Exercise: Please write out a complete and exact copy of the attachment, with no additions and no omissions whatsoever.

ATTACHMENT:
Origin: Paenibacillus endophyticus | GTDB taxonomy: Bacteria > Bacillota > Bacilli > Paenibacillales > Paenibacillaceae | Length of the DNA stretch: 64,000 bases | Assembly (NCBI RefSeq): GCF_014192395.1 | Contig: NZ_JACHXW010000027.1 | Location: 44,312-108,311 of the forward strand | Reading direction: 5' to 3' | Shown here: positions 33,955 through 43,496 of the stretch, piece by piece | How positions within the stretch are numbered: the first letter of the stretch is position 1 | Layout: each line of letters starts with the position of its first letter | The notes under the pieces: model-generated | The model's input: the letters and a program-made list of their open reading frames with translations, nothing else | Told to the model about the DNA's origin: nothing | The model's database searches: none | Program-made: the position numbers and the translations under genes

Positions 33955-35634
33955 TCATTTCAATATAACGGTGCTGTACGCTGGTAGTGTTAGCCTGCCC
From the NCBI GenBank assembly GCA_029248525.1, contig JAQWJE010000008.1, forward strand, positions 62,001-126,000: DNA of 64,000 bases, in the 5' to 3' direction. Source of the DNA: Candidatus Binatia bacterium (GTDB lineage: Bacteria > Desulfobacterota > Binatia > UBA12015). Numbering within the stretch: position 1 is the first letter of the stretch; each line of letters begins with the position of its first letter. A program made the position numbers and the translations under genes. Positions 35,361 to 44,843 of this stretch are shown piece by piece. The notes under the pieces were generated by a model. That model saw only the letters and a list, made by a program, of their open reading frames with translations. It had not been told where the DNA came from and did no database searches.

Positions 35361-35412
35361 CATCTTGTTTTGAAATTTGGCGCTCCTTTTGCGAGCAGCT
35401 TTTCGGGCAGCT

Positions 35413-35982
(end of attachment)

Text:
Origin: Paenibacillus endophyticus | GTDB taxonomy: Bacteria > Bacillota > Bacilli > Paenibacillales > Paenibacillaceae | Length of the DNA stretch: 64,000 bases | Assembly (NCBI RefSeq): GCF_014192395.1 | Contig: NZ_JACHXW010000027.1 | Location: 44,312-108,311 of the forward strand | Reading direction: 5' to 3' | Shown here: positions 33,955 through 43,496 of the stretch, piece by piece | How positions within the stretch are numbered: the first letter of the stretch is position 1 | Layout: each line of letters starts with the position of its first letter | The notes under the pieces: model-generated | The model's input: the letters and a program-made list of their open reading frames with translations, nothing else | Told to the model about the DNA's origin: nothing | The model's database searches: none | Program-made: the position numbers and the translations under genes

Positions 33955-35634
33955 TCATTTCAATATAACGGTGCTGTACGCTGGTAGTGTTAGCCTGCCC
From the NCBI GenBank assembly GCA_029248525.1, contig JAQWJE010000008.1, forward strand, positions 62,001-126,000: DNA of 64,000 bases, in the 5' to 3' direction. Source of the DNA: Candidatus Binatia bacterium (GTDB lineage: Bacteria > Desulfobacterota > Binatia > UBA12015). Numbering within the stretch: position 1 is the first letter of the stretch; each line of letters begins with the position of its first letter. A program made the position numbers and the translations under genes. Positions 35,361 to 44,843 of this stretch are shown piece by piece. The notes under the pieces were generated by a model. That model saw only the letters and a list, made by a program, of their open reading frames with translations. It had not been told where the DNA came from and did no database searches.

Positions 35361-35412
35361 CATCTTGTTTTGAAATTTGGCGCTCCTTTTGCGAGCAGCT
35401 TTTCGGGCAGCT

Positions 35413-35982